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Palais Garnier

Palais Garnier

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467
178 turer og aktiviteter

It may not be the first iconic structure that comes to mind when you think of Paris, but to Parisians the Palais Garnier - Opera National is a beloved symbol of the importance placed on the arts in the City of Light. Completed in 1875 per architect Charles Garnier's specifications, it has been home to the Opéra de Paris and ballet performances since then – as well as the setting for the novel, film and musical, The Phantom of the Opera.

Today, visitors climb up the Grand Staircase, see the Phantom's famous chandelier hanging from the Chagall-painted ceiling and learn the interesting history of one of Paris's major sites.

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Hall of Mirrors (Galerie des Glaces)

Hall of Mirrors (Galerie des Glaces)

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2
69 turer og aktiviteter

Built during the reign of Louis XIV in the mid-17th century, the Palace of Versailles nearly emptied the kingdom's coffers as 30,000 workers and soldiers toiled to flatten hills, move forests, and drain marshes to create the fantastical palace and gardens that so effectively projected the absolute power of the French monarchy at the time.

The opulence of Versailles reaches its peak in the central gallery known as the Hall of Mirrors — a 75-meter-long ballroom with 17 huge mirrors on one side and, on the other, an equal number of arcaded windows looking out over the formal gardens. Designed by architect Jules Hardouin-Mansart and decorated by painter Charles le Brun, construction of the Hall of Mirrors began in 1678, and it has quite the history: this was the setting for 17th- and 18th-century royal ceremonies, and it was also the location for the signature of the 1919 Versailles Treaty that formally ended WWI.

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Versailles Gardens (Jardins de Versailles)

Versailles Gardens (Jardins de Versailles)

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7197
87 turer og aktiviteter

The most acclaimed example of formal French garden design, Versailles’ vast chateau gardens are famed for their geometrically aligned terraces, tree-lined paths, ponds and canals. Spreading west of the palace, the Versailles Chateau Gardens cover 800 hectares (1,976 acres) in the style of garden landscape artist, Andre Le Notre.

One of the most special aspects of the gardens is the 50 fountains which act as focal points, enhancing the geometrical design. From late spring to early autumn, the fountains come to life as part of the annual Grandes Eaux water spectacles. Garden highlights include the horses and chariot of the Apollo Fountain, the Grand Canal stretching off to the horizon, and the detailed parterres of the Orangerie.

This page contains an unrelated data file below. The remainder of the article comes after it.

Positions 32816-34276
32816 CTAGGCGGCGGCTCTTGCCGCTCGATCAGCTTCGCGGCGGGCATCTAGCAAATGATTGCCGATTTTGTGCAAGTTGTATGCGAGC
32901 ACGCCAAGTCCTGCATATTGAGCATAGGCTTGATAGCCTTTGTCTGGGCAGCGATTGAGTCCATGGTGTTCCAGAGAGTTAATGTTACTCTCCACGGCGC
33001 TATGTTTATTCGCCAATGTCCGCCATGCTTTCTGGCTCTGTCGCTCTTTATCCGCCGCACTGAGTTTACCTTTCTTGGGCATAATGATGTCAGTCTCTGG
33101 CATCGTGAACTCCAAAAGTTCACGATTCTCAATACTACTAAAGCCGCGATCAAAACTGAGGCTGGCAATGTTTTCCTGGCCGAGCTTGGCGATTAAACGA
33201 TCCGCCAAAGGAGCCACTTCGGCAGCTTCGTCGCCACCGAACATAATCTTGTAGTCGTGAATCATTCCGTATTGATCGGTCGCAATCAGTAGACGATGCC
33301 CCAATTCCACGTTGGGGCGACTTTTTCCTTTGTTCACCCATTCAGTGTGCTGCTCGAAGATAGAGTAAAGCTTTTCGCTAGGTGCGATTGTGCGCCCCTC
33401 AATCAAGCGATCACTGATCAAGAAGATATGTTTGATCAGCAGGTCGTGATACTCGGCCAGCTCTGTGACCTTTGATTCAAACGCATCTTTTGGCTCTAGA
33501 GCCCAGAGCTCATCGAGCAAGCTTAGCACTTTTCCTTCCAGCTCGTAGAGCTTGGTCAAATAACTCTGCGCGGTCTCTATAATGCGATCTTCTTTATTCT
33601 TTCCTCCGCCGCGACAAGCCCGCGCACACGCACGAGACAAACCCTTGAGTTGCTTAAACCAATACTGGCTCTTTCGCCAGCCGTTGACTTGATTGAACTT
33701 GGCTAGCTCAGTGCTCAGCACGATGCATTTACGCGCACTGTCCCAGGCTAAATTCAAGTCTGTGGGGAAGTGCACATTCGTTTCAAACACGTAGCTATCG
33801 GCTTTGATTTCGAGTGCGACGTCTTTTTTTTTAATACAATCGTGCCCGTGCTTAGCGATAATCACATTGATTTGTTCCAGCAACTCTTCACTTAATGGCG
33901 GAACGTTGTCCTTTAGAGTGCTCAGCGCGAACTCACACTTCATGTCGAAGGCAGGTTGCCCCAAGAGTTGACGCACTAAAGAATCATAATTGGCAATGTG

Wherever you stroll, you’re bound to come across a grove, colonnade, fountain or sculpture that will surprise, delight and take your breath away.

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Le Marais

Le Marais - The historical home of the Parisian aristocracy

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262
88 turer og aktiviteter

Each arrondissement in Paris has a number and a name; the fourth arrondissement is known as Le Marais. You'll probably find yourself in this neighborhood more than almost any other in the city.

The historical home of the Parisian aristocracy and the Pletzl, its Jewish community (as well as Victor Hugo and Robespierre), Le Marais includes the practically cloistered first square ever designed in Paris, known as Place des Vosges. Its stately homes surround a park so quiet, that the only sounds heard are from the fountain and bird-songs. But the rest of the arrondissement is much livelier, with the bustling Rue de Rivoli, the gay community along Rue des Archives and the funky labyrinth of stores, galleries and cafes in the Village Saint Paul (its entrance can be found at 12 Rue des Jardins Saint-Paul).

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Sainte Chapelle

Sainte Chapelle

51 turer og aktiviteter
The most exquisite of Paris' Gothic gems with a delicate soaring spire, Sainte Chapelle is tucked away within the walls of the Palais de Justice. The chapel consists of two areas: the simple lower chapel, once used by the servants, and the magnificent upper chapel which is illuminated by a veritable curtain of luminous 13th-century stained glass (the oldest and finest in Paris). The huge windows depict the Book of Genesis and other Old Testament stories, the Passion of Christ, history of the relics, and the Book of Revelation. Consecrated in 1248, Sainte Chapelle was built to house what was believed to be Jesus' Crown of Thorns and other relics purchased by King Louis IX from the bankrupt empire of Byzantium. The chapel's exterior can be viewed from across the street, from the law courts' magnificently gilded 18th-century gate, which faces Rue de Lutèce. Regular evening concerts are held here.
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Pont Alexandre III

Pont Alexandre III

125 turer og aktiviteter

Arguably the most beautiful bridge in Paris, Pont Alexandre III was inaugurated in 1900 and crosses the Seine from Le Grand Palais to Invalides. If it looks familiar to you, that's because its elegant design and Art Nouveau elements have been featured in Woody Allen's Midnight in Paris, Adele's iconic video for her smash hit “Someone Like You” and even James Bond's film A View to a Kill.